We completed the previous weeks lecture back on the SDLC getting some revision on the first of the 6 phases [PADIS], Planning.

Steps of the Planning phase

  • Defining the Problem
  • Confirming Feasibility [POSTEL]
  • Launching the Project

The current weeks lecture was a bit shorter and focused on phase 2 of the SDLC [PADIS], Analysis and Requirements Gathering. The key outcome of which was how System Requirements should be compiled; through review of documentation, interview, observation, prototypes, questionnaires, vendor research and joing application design sessions. Most of the Analysis phase is quite intuitive:

  • Gather information
  • Define System Requirements
  • Prioritize System Requirements
  • Prototype for feasibility and discovery
  • generate and evaluate alternatives

Also mentioned in the lecture was Business Process Re-engineering however this practice is now becoming more modular and should be driven by the business management (although a systems analyst would provide suggestions or plant seeds as the case may be).

In the tutorial we spent about 35 minutes on the Malcolm Gladwell talk, but the points where valid concluding that Systems design must pay great mind to humanistic aspects and influences.

We will start our assignments next week which should further reinforce what we have covered thus far.

FIT9017: Week 2

Today Judy Sheard continued the introduction to the Java language whilst maintaining a conceptual anchor. Having worked through several Java text books prior to starting the course I was already familiar with most of the terms and concepts but a little revision never hurts. The topics covered in the lecture:

  • Classes
  • Fields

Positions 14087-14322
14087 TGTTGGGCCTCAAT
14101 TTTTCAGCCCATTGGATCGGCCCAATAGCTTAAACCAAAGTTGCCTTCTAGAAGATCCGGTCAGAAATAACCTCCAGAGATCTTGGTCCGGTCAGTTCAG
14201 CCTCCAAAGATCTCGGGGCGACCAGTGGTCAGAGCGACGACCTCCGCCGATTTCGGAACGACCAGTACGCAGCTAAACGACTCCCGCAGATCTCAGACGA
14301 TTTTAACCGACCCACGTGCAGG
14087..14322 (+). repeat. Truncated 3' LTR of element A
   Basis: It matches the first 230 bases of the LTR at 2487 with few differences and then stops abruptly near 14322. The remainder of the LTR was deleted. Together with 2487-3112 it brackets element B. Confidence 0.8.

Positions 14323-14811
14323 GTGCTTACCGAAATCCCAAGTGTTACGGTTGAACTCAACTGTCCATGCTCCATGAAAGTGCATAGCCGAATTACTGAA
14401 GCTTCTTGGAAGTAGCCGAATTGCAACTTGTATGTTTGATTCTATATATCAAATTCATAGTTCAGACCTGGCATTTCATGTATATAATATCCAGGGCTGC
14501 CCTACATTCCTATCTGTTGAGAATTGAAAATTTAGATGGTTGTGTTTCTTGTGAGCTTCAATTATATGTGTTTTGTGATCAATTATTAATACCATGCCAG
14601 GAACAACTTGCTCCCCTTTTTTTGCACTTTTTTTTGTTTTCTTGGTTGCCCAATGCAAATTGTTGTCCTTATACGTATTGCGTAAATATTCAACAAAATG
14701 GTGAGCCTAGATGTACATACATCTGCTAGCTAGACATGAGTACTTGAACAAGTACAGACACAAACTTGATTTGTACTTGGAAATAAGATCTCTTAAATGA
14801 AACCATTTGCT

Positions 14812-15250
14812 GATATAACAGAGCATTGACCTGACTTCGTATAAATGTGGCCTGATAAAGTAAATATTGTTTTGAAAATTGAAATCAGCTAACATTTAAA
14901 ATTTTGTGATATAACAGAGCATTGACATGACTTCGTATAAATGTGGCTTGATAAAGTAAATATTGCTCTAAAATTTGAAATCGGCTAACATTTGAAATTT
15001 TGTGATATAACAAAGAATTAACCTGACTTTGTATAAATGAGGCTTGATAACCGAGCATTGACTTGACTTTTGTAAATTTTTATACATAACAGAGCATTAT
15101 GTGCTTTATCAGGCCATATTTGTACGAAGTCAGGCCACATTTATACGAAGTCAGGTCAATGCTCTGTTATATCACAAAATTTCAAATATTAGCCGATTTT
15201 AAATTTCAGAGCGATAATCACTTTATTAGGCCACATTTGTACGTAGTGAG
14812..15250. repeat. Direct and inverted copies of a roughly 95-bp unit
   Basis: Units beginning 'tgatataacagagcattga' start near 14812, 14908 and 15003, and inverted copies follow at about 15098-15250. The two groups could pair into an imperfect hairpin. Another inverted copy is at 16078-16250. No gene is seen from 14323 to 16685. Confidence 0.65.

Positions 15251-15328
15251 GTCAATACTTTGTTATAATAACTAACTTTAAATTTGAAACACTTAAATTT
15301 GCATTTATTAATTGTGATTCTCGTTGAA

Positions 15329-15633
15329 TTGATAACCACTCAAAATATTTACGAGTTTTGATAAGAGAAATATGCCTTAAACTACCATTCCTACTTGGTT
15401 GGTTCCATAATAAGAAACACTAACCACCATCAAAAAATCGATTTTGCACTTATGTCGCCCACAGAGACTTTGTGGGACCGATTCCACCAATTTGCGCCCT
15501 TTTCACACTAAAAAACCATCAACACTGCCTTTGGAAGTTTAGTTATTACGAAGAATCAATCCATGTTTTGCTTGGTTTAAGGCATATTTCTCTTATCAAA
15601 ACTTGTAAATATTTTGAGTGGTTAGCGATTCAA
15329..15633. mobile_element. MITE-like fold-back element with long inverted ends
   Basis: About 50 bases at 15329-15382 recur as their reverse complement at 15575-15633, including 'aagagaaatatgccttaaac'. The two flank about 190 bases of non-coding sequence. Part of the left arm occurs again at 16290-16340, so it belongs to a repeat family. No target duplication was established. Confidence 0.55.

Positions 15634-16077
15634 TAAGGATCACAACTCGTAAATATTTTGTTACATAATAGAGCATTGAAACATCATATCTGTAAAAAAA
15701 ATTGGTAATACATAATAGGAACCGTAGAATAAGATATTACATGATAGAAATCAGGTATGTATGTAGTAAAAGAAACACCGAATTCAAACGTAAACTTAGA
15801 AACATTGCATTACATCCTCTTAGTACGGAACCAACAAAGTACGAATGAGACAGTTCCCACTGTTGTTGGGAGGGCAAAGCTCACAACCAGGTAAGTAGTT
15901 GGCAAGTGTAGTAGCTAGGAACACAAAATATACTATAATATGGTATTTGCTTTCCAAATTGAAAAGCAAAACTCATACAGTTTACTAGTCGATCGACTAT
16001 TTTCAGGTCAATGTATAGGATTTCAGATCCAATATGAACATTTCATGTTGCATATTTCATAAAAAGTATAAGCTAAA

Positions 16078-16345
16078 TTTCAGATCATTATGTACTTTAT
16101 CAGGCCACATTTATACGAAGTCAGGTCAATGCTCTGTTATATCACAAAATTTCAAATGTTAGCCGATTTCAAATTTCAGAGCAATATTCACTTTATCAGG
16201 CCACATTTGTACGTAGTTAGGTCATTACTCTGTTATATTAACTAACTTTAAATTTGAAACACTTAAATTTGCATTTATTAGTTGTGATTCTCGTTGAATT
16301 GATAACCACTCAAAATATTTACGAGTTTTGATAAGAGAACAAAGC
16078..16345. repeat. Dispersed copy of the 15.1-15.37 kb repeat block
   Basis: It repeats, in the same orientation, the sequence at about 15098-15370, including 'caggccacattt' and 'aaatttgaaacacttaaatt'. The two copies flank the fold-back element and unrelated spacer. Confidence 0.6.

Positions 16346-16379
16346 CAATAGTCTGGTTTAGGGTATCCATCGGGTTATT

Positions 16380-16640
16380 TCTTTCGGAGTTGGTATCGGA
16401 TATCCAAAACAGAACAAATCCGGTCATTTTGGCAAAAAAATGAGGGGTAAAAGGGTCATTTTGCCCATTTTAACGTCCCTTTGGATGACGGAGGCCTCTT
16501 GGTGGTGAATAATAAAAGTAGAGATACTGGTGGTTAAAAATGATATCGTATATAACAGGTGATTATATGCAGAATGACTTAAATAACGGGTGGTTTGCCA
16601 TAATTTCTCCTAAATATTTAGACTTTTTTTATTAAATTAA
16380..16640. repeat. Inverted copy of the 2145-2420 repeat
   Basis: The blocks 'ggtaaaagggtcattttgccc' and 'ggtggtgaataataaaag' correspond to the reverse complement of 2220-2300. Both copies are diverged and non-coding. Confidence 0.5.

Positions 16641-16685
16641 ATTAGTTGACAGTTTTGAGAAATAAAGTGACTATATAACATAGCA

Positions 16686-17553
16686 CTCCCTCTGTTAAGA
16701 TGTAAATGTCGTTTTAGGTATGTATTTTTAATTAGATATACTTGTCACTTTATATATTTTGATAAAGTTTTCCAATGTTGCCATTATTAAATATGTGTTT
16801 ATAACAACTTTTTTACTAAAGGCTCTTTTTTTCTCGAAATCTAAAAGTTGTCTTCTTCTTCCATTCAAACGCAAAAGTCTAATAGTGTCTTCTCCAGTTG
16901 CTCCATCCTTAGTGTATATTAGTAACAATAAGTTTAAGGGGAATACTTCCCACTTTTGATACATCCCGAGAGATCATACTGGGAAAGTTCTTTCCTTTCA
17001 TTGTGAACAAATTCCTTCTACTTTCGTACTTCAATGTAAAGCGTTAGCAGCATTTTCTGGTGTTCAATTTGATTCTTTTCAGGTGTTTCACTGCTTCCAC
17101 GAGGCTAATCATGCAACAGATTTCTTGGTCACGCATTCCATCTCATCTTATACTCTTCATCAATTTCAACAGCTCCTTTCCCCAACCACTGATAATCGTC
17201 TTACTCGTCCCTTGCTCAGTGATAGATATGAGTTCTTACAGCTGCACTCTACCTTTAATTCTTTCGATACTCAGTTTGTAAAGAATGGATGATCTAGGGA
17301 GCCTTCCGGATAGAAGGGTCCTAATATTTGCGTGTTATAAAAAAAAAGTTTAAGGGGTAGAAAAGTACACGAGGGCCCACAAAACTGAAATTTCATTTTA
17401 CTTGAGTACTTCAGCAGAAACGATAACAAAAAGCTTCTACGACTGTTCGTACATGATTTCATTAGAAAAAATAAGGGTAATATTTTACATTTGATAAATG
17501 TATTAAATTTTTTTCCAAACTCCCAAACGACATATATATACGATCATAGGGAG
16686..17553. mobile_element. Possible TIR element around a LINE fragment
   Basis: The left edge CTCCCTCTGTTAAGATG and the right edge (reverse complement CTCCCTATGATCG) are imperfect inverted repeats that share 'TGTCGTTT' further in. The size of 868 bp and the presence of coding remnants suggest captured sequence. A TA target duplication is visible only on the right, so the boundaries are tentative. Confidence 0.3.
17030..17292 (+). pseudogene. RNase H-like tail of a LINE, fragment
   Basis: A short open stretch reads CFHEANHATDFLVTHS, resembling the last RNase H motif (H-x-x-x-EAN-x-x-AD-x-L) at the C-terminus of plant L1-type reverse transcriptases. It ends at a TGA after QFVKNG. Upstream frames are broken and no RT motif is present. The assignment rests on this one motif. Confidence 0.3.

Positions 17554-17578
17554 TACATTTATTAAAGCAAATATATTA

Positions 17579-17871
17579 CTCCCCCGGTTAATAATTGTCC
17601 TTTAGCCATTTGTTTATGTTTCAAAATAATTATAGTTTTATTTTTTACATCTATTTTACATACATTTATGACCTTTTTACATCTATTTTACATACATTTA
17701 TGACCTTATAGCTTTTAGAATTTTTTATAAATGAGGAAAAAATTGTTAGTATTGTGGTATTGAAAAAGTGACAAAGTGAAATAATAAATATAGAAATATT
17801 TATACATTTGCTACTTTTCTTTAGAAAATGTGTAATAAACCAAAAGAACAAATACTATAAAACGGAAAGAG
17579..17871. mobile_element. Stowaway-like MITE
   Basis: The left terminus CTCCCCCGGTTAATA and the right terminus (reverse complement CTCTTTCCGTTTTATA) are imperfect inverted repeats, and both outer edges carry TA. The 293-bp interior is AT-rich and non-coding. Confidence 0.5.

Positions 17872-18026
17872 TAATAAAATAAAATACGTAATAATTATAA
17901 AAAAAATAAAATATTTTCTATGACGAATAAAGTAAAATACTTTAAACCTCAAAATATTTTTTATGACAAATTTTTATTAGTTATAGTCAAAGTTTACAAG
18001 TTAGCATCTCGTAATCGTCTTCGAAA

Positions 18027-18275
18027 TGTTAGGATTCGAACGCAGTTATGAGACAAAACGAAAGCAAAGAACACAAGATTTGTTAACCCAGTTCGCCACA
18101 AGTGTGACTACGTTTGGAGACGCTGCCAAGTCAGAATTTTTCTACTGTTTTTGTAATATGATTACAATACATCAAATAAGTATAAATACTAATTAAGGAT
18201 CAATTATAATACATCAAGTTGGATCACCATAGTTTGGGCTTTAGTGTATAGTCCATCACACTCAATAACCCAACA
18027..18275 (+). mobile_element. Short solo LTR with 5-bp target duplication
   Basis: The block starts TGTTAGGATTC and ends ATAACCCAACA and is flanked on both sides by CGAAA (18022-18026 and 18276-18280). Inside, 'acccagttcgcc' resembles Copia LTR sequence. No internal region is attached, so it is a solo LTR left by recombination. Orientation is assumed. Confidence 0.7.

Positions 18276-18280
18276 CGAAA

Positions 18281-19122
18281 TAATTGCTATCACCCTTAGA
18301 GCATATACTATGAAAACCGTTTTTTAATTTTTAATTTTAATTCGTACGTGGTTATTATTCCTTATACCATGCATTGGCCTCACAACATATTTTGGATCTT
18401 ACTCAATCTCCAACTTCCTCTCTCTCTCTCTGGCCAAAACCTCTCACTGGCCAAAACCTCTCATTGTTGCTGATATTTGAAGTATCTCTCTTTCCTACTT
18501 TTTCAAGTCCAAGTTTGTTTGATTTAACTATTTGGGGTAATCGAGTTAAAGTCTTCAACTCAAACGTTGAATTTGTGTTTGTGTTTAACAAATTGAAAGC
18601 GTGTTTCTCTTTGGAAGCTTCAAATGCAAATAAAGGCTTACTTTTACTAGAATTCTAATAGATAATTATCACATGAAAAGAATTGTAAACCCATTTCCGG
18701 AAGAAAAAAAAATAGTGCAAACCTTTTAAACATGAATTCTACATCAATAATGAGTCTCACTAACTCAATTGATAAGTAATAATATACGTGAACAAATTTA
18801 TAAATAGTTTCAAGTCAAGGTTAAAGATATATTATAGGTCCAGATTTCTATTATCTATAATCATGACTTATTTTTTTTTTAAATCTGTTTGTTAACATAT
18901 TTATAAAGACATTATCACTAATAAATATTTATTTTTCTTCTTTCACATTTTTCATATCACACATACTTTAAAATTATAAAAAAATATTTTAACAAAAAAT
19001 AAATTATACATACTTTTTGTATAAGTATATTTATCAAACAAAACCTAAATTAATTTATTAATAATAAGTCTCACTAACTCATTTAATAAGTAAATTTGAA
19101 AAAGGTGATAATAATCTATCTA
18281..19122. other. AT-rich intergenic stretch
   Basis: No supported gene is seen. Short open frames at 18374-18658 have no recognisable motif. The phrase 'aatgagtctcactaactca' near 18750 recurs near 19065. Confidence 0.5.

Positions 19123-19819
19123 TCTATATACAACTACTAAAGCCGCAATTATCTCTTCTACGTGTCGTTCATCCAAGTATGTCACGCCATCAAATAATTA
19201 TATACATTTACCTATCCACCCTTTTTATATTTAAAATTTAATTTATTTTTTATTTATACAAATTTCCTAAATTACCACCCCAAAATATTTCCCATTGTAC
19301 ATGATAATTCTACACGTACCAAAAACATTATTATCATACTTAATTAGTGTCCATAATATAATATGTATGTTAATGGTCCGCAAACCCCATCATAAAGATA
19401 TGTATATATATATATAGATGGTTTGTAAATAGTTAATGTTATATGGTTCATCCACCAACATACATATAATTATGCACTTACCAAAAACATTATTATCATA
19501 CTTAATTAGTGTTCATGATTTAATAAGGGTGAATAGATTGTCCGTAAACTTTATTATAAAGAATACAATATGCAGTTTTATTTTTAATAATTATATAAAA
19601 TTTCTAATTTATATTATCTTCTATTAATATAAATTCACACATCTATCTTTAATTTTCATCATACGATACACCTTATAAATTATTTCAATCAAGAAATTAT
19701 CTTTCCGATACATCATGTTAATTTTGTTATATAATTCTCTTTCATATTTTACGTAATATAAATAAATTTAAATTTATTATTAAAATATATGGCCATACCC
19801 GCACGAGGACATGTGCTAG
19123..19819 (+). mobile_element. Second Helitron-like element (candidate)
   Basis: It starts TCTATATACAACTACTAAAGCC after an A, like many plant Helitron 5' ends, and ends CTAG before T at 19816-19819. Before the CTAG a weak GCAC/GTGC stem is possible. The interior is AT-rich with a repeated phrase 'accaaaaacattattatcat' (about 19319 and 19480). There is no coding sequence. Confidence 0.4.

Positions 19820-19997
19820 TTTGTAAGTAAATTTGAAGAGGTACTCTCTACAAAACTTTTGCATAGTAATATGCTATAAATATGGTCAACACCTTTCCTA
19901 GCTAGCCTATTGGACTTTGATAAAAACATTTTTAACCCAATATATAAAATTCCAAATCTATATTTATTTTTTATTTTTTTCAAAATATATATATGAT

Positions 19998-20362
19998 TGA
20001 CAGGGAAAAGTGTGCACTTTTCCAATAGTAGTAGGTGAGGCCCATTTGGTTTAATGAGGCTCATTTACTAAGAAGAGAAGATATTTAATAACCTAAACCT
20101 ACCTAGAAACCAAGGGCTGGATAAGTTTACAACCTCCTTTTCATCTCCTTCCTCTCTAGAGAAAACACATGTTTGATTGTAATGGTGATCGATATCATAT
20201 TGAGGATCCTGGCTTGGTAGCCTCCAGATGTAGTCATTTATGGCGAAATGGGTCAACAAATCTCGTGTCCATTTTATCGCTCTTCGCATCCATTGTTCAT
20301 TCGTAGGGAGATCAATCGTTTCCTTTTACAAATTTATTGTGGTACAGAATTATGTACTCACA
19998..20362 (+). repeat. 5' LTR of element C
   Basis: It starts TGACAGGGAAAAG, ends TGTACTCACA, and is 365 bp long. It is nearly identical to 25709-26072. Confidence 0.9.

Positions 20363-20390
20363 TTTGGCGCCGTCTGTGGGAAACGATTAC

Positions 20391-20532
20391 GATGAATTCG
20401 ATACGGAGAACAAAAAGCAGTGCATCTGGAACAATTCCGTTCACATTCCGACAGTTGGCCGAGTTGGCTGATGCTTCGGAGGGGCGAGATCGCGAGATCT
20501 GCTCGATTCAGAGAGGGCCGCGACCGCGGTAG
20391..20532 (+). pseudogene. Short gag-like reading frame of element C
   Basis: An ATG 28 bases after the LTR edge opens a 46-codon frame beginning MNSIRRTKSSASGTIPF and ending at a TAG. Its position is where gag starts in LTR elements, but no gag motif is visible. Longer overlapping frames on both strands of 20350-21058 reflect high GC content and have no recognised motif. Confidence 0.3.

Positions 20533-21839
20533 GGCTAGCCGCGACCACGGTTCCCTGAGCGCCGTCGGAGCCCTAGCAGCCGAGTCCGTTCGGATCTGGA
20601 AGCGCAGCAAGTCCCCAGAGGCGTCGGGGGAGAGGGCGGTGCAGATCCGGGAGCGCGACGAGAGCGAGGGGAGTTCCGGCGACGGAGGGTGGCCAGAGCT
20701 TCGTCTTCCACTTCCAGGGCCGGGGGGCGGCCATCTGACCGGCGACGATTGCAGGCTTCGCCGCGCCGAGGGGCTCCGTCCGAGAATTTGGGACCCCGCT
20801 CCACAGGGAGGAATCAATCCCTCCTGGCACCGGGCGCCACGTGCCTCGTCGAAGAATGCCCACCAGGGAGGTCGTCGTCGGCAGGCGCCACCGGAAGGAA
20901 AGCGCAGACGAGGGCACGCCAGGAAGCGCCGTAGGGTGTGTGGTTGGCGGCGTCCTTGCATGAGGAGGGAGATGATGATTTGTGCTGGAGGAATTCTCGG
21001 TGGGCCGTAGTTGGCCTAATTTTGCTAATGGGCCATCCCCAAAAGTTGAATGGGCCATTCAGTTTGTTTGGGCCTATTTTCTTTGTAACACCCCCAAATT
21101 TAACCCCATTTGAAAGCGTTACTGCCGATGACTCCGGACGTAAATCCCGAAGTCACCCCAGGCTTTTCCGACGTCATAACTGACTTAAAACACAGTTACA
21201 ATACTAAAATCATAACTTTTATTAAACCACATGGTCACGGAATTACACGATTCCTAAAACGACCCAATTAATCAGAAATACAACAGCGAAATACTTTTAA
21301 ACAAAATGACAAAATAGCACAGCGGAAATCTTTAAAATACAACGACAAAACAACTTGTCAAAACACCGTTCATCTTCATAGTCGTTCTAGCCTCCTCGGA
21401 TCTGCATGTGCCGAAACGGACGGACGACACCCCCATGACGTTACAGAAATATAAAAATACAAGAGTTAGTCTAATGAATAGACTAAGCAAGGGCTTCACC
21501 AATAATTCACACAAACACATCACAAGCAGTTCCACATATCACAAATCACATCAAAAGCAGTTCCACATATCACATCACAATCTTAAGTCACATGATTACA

• Assignment
  • Expressions
  • Constructors
  • Methods
  • Parameters
  • Accessor/Mutator methods
  • Data types
  • Display Information
  • Visibility Modifiers

The tutorial included some revision of the material presented in the lecture and some references to the text book which no one brought. This was a bit annoying, why they could not list the questions instead of referencing seems irrational. Similarly the decision not to make available the lecture notes prior to the lecture so students can preview it is really odd…

Anyhow, as the lecture and tut were quite basic I had some time to work on my own project in which I identified a bug. A JTable which retrieves selected data from a MySQL table and then replaces it has a bug in the update function whereby a single array variable is dropped from the end of the first row. The bug must be either in the code pulling the values from the JTable into an Array variable or the code creating an SQL update Query from the Java array:

JTable -> Array variable code:

private void updateQuoteButtonMouseReleased(java.awt.event.MouseEvent evt) {
for (int a=0;a < qData.arrayRet().length;a++)
for (int b=0;b < 3;b++)
String cString = (String) quoteTable.getValueAt(a,b);
try {
} catch (SQLException ex) {
Logger.getLogger(BookPanel.class.getName()).log(Level.SEVERE, null, ex);
} catch (IOException ex) {
Logger.getLogger(BookPanel.class.getName()).log(Level.SEVERE, null, ex);
} catch (ClassNotFoundException ex) {
Logger.getLogger(BookPanel.class.getName()).log(Level.SEVERE, null, ex);

Array variable -> SQL UPDATE query code:

public void updateBookDB()
throws SQLException, IOException, ClassNotFoundException
if (qArray.length == 0)
Connection conn = SimpleDataSource.getConnection();
stat2 = conn.prepareStatement
("DELETE FROM quotes WHERE book_ID = ?");
stat2.setInt(1, bookID);
String SQLCmd = "INSERT INTO quotes values ";
for (int a=0;a < (qArray.length - 1);a++)
SQLCmd = SQLCmd + "(" + bookID + ", 1, " +
qArray[a][0] + ", '" +
qArray[a][1] + "', '" +
qArray[a][2] + "'),";
SQLCmd = SQLCmd + "(" + bookID + ", 1, " +
qArray[qArray.length - 1][0] + ", '" +
qArray[qArray.length - 1][1] + "', '" +
qArray[qArray.length - 1][2] + "');";
Connection conn = SimpleDataSource.getConnection();
stat2 = conn.prepareStatement
("DELETE FROM quotes WHERE book_ID = ?");
stat2.setInt(1, bookID);
stat3 = conn.prepareStatement(SQLCmd);

After having a look at the code in notepad and being unable to find the bug. I will look for the error tomorrow night and see how long it takes me to find and fix. I won’t open another of my own projects in BlueJ after it automatically renamed my Package declarations making errors throughout my source code.